The story of Intermeccanica is a long and roundabout tale of good ideas, roadblocks, hiccups, missteps and just a bit of success. The company was founded in Turin, Italy in 1959 by Frank and Paula Reisner; two enthusiasts who had a particular love for all things Italian. Frank had experience with designing racing cars for Giannini, and their new business, named Intermeccanica, initially focused on tuning parts such as carburetor kits and big-bore exhaust systems for Fiat, Peugeot, Simca and other smallbore European cars. They soon tried their hands at building their own race cars in the form of a Peugeot-powered Formula Junior, soon shifting focus to road cars with a small, alloy bodied car based on the tiny 500cc Daimler-Styer-Puch. Much like what Carlo Abarth did with Fiat, the IMP (Intermeccanica-Puch) was based on a humble chassis, fitted a lightweight alloy body and tuned for rallying and circuit racing. The IMP managed moderate success including an upset class win at the Nurburgring. Flush with confidence, Frank and Paula quickly moved on to bigger and better things. The Apollo GT was Intermeccanica’s first proper complete road car, powered by 3.5L or 4.9L Buick V8 engines fitted into a hand-built Italian body. After the Apollo came the Italia, a car that, through several twists and turns of failed business partnerships became Intermeccanica’s most successful model. Following the failure of two partnerships (with Jack Griffith and Steve Wilder) in the attempt to get the project off the ground, Intermeccanica realized the only way to succeed with the new car, now called Italia, was to build it in-house. The car featured a chassis designed by ex-BRM designer John Crosthwaite, wrapped in a svelte steel body designed by Robert Cumberford, and tweaked by the legendary Bertone man Franco Scaglione, lending serious credibility to Intermeccanica. A deal was eventually struck with Ford Motor Company to supply engines, transmissions, rear axles and Magnum 500 wheels from the Mustang. As the Mustang evolved, so did the Italia: The 289 V8 led to the 302, and finally to the big 351C. Components were shipped to Turin, Italy and installed in tubular chassis and bodies built in-house at Intermeccanica. Today, these cars remain very collectible thanks to their proper Italian sports car style, reliable and powerful American drivetrain and very good build quality. These are proper, hand crafted and thoroughly engineered cars, not to be confused with a kit car or homebuilt special. This 1972 Intermeccanica Italia Spyder is from the final year of production before the Opel-based Indra took the Italia’s place. It is a highly original example finished in silver over black with a black convertible top. A pretty and very correct car, it was recently shown at the Greenwich Concours d’Elegance in Connecticut and has been shown and driven a great deal by its previous owners. The steel body is in very good order, with good, factory-appropriate panel fit and crisp body lines. Silver paint gives it an understated look, which is in attractive condition with deep gloss and only a few minor flaws that have come from regular enjoyment. The headlight “sugar scoops” are blacked out for an aggressive look and the car rides on a set of Cromadora Dino-style alloy wheels in place of the typical Magnum 500s. Chrome bumpers as well as lights and trim are all in very good order. The interior is excellent, trimmed in original black upholstery on the seats and door cards. Black carpets are in fine condition and the black soft top fits taut and snug. The center console houses switches for the electric windows, a typically ornate Italian ash tray (for smoking in style, we assume) and controls for the HVAC. The dash is typical early 1970s Italian – austere, wrapped in black leather and with an aviation-like purposefulness to the layout. The original radio and instruments are in place and in excellent order. Under the hood is Ford’s proven, reliable and incredibly stout 351-Cleveland V8, lending the Italia a serious turn of speed. The presentation under the hood is very respectable, the prior owners having resisted the urge to modify the car with modern speed parts. Ford blue paint on the engine, as well as the satin black engine bay is all in very tidy condition. Even the original Italian under-hood insulation remains intact and in excellent condition. The engine is backed by a four-speed manual Top Loader transmission, which is built to handle the torque of the big 351C. This Italia is a very attractive example that is ripe for enjoyment on the road, yet has been maintained in a show-worthy condition. Included in the sale is a copy of the original bill of sale, as well as the original owner’s manual. The Italia was one of the best of the Italian-American hybrids, a finely built car produced by a passionate enthusiast for the pure love of Italian machinery.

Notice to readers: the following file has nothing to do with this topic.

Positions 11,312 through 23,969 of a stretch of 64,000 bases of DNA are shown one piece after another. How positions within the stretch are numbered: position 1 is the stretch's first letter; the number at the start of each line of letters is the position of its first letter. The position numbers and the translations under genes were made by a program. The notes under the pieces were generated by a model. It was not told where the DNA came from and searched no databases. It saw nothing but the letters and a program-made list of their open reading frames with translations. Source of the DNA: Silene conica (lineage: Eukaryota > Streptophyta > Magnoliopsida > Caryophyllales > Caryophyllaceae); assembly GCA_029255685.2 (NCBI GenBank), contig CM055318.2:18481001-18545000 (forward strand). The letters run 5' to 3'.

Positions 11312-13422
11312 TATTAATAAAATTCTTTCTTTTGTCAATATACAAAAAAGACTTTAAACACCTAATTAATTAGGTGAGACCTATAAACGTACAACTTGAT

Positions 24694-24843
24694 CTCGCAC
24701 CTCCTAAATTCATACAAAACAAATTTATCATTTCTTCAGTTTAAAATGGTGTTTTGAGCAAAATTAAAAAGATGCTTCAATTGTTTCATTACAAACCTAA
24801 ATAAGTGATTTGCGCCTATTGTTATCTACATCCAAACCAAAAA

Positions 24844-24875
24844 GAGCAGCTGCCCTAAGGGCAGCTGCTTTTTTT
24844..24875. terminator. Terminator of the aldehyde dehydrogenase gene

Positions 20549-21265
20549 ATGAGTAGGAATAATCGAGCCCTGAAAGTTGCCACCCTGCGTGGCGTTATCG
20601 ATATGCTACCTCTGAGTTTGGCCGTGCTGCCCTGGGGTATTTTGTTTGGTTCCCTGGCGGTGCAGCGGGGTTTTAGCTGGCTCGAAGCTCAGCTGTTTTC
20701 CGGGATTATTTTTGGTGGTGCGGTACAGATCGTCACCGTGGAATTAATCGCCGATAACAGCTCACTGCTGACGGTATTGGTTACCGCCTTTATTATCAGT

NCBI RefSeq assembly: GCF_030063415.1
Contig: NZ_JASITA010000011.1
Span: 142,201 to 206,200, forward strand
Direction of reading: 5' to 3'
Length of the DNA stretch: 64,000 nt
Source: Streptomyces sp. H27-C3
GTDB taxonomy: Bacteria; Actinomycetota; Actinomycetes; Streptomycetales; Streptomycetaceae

In many ways, Packard’s 14th series marked a significant turning point for the company. Introduced in 1936 to replace the 12th series (there was no 13th series for superstitious reasons), the model itself was very much evolutionary. But it marked the end of the line for many signature Packard features such as the 17” wire wheels, ride control shocks, Bijur chassis lubrication and most notably, it was the final year for the legendary 385 cubic inch straight eight engine before the 320 cubic inch unit replaced it. As before, three distinct model lines were available; the Eight, Super Eight and Twelve. All were available in a tremendous variety of body styles and configurations. The Super Eight was the top eight cylinder model and it shared some key features and options from the Twelve, such as the special fluid-filled counter-weight bumpers that smoothed the ride on rough roads. Streamlining was beginning to take hold in American design language, and the styling for the 14th series was tweaked with the radiator tilted back a further 5 degrees, and full, curvaceous fenders wearing bullet headlamps. Just a few short years later, the headlamps would be enveloped within the fenders and the classic era of Packard styling would come to a close. 1936 models remain very collectible for their “last of the line” appeal and beautiful classic-era style. This 1936 Packard Super Eight Coupe Roadster (model 1404, body style 959) is a rare example from the fourteenth series. Fewer than 1,500 Super Eights were built in 1936, and they remain very desirable among Packard enthusiasts. This is a complete and inherently sound example that shows lots of history with the noted Packard experts Hill & Vaughan from the early 1990s. The cosmetic condition is somewhat tired, with thin and checked paint over average-to-good quality panels. The body however, is generally sound and panel fit is good, and it doesn’t show signs of severe corrosion or physical damage. Chrome trim is complete and intact, with the optional counterweighted Twelve bumpers and fully plated grill shell appearing quite straight, however the plating is heavily corroded and peeling or pitted in most areas. Dual sidemount spare tires are topped with chrome covers and Packard mirrors, in similar condition. The dual bullet tail lights are in good condition, and some of the minor chrome trim is still serviceable. It wears several original accessories such as a Cormorant mascot, dual spot lights, and a pair of Trippe Light driving lamps, running board lamps, Super Eight luggage rack and the aforementioned weighted bumpers. The car rides on painted wire wheels which appear in fair condition, wearing good quality wide-whitewall tires. The underbody shows some surface corrosion and plenty of signs of use, though as with the body, the chassis appears generally sound. Inside, the mocha brown leather upholstery is in good condition, showing some use but in rather good order with correct patterns and nice quality fit. A woodgrain painted dash is quite attractive, as are the original instruments and switchgear. This car is equipped with an optional radio as well as a lovely woodgrain pattern steering wheel. The door caps are wood veneer, and while they look generally good, the finish is peeling in areas. Overall, the interior is very much serviceable as-is and rather attractive and functional despite its age. Rumble seat upholstery is also quite good, appearing to have seen little use or sun exposure over the years. The convertible top is trimmed in tan canvas and appears in very good condition, showing no rips, tears or excessive wear. In mechanical terms, this Packard Super Eight is in good order. It runs and drives well, and with minimal effort could be turned into a usable, albeit heavily patinated example. Extensive History at Hill & Vaughn shows the car was very well cared-for in mechanical terms, receiving an engine overhaul in 1993 as well as numerous other mechanical service items. Today, the engine appears in good condition; the legendary 385 cubic inch inline eight presenting in sound order. While this Packard Super Eight certainly has its needs, it can still very much be used and enjoyed as-is with little fettling. Alternately, given the mechanical upkeep it has received over the years and the generally sound foundation, it would make for a very approachable restoration. Regardless of your direction, this is a fine opportunity to acquire a rare, genuine, CCCA-approved Full Classic Packard 1404 Super Eight at a reasonable cost of entry.